>[google] probably dropped the ball midway for reasons similar to firefox
Sorry, i really can't accept this.
Google absolutely had it in their power to move us away from h264. If youtube, chrome, android and firefox were all webM centric, it would become the main codec used on the web for video (to be honest, youtube alone would be capable of doing this). Users (that would be >60% of the web) would blame the content provider if videos did not work, forcing them to adopt webM, in a post-flash world.
Compare this to mozilla, with no online video presence, and standing alone, where users would blame firefox and move to chrome.
I don't really understand google's motivation, but perhaps they were (irrationally?) fearful of losing users to IE/safari.. or the influence of iOS?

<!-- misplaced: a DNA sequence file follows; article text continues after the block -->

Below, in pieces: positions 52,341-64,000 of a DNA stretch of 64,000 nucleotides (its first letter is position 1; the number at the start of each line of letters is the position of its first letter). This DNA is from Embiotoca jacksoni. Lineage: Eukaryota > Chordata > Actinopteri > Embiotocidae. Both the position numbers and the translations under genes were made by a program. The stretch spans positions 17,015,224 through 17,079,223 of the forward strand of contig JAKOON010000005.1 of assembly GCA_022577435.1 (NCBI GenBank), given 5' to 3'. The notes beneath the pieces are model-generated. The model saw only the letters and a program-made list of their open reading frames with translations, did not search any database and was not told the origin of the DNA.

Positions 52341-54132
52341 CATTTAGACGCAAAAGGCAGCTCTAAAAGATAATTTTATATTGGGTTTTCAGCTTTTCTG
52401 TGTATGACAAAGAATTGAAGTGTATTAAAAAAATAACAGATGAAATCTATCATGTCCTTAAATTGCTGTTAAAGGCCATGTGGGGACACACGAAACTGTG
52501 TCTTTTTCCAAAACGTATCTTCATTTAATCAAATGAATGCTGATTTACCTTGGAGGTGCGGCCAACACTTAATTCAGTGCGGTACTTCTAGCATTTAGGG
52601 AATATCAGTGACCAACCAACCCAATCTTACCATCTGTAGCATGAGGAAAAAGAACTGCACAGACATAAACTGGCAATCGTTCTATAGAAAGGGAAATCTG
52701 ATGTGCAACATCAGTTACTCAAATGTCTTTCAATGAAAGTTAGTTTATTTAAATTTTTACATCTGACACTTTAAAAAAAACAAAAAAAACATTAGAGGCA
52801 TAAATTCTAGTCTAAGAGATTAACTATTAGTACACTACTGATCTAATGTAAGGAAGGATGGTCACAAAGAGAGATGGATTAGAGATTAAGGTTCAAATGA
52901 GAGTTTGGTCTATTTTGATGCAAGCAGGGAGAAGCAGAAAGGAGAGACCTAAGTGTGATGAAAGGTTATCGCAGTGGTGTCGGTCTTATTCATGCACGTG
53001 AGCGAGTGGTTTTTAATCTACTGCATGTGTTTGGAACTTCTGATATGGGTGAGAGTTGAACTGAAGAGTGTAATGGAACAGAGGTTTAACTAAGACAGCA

It was a good effort from Google but just too late to win that particular battle.
They needed H.264 for mobile, just like Firefox OS because Apple had already made that the de-facto standard. They obviously came to the same conclusion as Mozilla, but being corporation rather than a charity they had less reason to be forthcoming about the fact that they'd failed to achieve their aim.
But Google and Mozilla are both key to the future of royalty-free codecs with Opus, VP9, WebRTC etc. particularly via the coming global dominance of Android so I don't really see where the benefit of pointing fingers and finding traitors is, there's plenty of villains on the opposing side if you want someone to be angry at.